Fun Green Toucanet Facts For Kids

Shirin Biswas
Oct 20, 2022 By Shirin Biswas
Originally Published on Mar 10, 2022
Edited by Christina Harrison
Fact-checked by Spandana Kantam
Learn some green toucanet facts with us today.
Age: 3-18
Read time: 5.7 Min

The green toucanet (Aulacorhynchus prasinus) is a member of the toucan family which is characterized by a striking green colored plumage. Birds of this species have yellow bills, which have patterns in black color. The yellow and green colors create a striking contrast and make these birds very beautiful.

From northern Nicaragua and northern Guatemala to southern and southeastern Mexico, this member of the toucan family is found in large numbers and is often taken as a pet. Birds of this species lay three or four white eggs in each clutch and show great parenting skills. Keep reading to know more facts about these green toucanets.

Green Toucanet Interesting Facts

What type of animal is a green toucanet?

The green toucanet (Aulacorhynchus prasinus) is a bird species from Mexico and is also referred to as the Mexican toucanet.

What class of animal does a green toucanet belong to?

The scientific name of the class that the green toucanet (Aulacorhynchus prasinus) belongs to is Aves. Commonly this class is referred to as birds.

How many green toucanets are there in the world?

Unfortunately, there are no conclusive reports that would tell us the exact number of green toucanets or emerald toucanets that there are in the world. However, since these birds are commonly kept as pets, it can be assumed that their global population is pretty stable. There are some subspecies of emerald toucanets, which are southeastern Mexico, southern Mexico, northern Nicaguara, northern Guatemala, Belize and El Salvador toucanets.

Where does a green toucanet live?

The Aulacorhynchus prasinus species is known to inhabit humid forests. These birds are also found in woodlands, and prefer living in places of higher elevation. The green toucanet distribution is therefore quite limited.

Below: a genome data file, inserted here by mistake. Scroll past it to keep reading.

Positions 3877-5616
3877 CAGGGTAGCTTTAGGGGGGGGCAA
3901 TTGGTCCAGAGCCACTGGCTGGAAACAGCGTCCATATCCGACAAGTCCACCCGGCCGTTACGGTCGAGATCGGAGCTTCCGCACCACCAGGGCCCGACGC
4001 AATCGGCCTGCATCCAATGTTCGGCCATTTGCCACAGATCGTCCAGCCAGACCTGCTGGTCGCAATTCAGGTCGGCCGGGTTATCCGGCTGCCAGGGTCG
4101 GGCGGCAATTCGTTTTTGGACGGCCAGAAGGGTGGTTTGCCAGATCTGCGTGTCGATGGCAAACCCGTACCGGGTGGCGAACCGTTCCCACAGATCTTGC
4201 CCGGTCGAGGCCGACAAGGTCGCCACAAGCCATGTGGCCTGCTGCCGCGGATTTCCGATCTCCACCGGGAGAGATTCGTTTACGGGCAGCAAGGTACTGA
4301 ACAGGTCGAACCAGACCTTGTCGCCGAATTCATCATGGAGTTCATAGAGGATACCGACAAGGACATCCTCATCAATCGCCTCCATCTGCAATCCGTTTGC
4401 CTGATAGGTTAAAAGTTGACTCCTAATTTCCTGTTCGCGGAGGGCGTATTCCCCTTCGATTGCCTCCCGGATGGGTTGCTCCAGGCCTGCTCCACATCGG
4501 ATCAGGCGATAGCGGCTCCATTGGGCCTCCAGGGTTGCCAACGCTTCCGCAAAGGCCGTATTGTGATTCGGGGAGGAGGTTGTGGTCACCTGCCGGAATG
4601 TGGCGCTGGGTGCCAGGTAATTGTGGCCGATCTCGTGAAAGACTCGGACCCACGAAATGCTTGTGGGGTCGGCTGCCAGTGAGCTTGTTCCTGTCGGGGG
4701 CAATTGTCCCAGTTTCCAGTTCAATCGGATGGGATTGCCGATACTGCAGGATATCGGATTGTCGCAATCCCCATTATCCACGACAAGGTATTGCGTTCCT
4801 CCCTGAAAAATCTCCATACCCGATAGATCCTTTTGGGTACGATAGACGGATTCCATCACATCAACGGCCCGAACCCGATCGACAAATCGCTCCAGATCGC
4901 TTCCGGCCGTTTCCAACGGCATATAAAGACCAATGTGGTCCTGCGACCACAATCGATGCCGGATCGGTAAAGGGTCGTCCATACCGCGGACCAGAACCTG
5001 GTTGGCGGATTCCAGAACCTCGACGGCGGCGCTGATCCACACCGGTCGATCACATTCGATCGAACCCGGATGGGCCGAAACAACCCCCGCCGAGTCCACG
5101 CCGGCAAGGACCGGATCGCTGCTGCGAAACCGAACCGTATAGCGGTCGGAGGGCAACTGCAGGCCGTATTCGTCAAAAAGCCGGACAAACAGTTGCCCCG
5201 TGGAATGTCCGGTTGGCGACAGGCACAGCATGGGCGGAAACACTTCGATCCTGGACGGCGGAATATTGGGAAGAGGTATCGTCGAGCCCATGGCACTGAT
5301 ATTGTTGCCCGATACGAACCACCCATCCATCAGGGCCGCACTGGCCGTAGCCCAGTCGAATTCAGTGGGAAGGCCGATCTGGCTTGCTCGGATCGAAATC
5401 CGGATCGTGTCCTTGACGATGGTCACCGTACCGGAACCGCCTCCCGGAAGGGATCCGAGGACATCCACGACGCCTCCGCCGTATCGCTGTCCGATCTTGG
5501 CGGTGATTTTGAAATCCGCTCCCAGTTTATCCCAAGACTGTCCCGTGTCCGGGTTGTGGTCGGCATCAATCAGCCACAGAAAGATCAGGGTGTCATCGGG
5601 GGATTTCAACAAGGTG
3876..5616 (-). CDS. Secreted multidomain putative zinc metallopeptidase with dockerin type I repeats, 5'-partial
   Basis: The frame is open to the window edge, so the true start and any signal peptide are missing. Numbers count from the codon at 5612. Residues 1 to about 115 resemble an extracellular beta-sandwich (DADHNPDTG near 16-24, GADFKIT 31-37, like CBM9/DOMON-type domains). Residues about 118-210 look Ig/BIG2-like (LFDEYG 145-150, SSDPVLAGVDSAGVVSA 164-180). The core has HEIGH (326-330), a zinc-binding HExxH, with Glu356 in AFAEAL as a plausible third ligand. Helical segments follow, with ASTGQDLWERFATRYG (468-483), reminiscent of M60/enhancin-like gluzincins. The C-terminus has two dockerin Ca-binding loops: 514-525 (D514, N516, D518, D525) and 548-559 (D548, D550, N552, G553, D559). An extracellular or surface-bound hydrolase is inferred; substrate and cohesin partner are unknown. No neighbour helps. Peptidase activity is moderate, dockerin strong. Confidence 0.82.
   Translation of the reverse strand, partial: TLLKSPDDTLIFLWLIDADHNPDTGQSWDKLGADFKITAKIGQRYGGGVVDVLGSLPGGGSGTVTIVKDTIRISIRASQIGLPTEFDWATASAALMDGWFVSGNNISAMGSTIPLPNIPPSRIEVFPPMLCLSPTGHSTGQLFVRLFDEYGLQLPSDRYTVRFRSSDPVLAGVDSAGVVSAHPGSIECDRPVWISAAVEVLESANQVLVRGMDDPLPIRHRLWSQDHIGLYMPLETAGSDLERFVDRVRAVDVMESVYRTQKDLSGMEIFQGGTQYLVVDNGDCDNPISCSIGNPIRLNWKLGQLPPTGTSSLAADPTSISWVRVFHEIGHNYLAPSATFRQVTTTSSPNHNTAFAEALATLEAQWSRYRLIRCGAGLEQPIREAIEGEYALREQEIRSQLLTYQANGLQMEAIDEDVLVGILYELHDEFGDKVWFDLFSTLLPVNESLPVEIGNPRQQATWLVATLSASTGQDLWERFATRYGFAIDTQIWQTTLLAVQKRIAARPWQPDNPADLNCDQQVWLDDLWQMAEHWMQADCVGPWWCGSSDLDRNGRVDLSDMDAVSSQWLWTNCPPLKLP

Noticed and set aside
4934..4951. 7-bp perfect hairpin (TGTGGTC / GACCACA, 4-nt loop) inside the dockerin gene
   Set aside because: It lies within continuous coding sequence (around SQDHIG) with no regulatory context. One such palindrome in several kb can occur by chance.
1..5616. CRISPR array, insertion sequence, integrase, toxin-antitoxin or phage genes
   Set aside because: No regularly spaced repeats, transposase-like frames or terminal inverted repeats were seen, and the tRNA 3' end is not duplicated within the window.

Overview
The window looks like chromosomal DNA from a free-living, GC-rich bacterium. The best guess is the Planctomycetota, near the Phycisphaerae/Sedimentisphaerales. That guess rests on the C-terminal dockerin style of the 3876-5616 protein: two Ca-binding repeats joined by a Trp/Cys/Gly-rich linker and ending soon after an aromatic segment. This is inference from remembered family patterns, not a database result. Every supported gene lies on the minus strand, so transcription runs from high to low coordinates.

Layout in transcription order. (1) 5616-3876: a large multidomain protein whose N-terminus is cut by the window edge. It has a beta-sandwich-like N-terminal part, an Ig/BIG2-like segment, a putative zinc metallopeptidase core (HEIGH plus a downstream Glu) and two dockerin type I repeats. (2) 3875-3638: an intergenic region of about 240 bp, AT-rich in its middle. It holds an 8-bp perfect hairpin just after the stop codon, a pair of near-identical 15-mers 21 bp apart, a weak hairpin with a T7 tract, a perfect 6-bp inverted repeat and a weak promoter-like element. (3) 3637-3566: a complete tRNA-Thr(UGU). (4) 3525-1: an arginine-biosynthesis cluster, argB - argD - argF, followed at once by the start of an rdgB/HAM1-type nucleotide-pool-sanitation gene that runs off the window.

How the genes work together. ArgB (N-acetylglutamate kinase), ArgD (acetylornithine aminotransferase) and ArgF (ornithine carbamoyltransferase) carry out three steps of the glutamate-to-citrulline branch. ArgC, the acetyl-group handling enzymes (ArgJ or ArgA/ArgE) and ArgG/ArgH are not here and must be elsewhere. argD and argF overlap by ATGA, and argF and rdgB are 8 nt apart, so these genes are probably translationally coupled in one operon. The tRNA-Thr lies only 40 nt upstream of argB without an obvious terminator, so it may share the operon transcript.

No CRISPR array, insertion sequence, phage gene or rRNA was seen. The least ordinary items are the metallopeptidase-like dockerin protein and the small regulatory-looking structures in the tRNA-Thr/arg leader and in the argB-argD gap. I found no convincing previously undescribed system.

What is a green toucanet's habitat?

Although limited, the green toucanet habitat is in parts of Mexico such as southeastern and southern Mexico, El Salvador, northern Guatemala, Belize and northern Nicaragua. The green toucanet's habitat range is therefore largely contained within Mexico and neighboring areas, which is why the species is also often known as a Mexican toucanet. Other related species, such as the blue throated toucanet, can be found in places like Costa Rica, where they can find ample vegetation and insects to feed on.

Who do green toucanets live with?

The green toucanet (Aulacorhynchus prasinus), as a species, is known to be quite social. These birds have a friendly temperament and would be found living in small flocks. This also means that this bird species from southern Mexico thrives when kept with at least one other bird of the same species in captivity.

How long does a green toucanet live?

The average lifespan of a green toucanet (Aulacorhynchus prasinus) is around 12-14 years. The numbers vary according to living standards. Birds of this species tend to live longer in captivity since the environment and diet is regulated aptly. They can live up to 20 years old when kept in a nurturing and peaceful environment.

How do they reproduce?

The green toucanet (Aulacorhynchus prasinus) is an oviparous bird species. This essentially means that birds of this species tend to lay eggs instead of giving birth to live ones like mammals do. Around three to four eggs are laid by the female in each clutch and they are incubated for 14-15 days. When the eggs hatch, nestlings are taken care of by both parent birds. Nestlings are fed for several weeks, even after they have fledged. Green toucanets lay white eggs and nestlings fledge in about six weeks.

What is their conservation status?

 The IUCN (International Union for Conservation of Nature) Red List specifies that the conservation status of the green toucanet (Aulacorhynchus prasinus) is that of Least Concern. This means that the global population of these birds is stable and that we will have them around for a long time to come.

Green Toucanet Fun Facts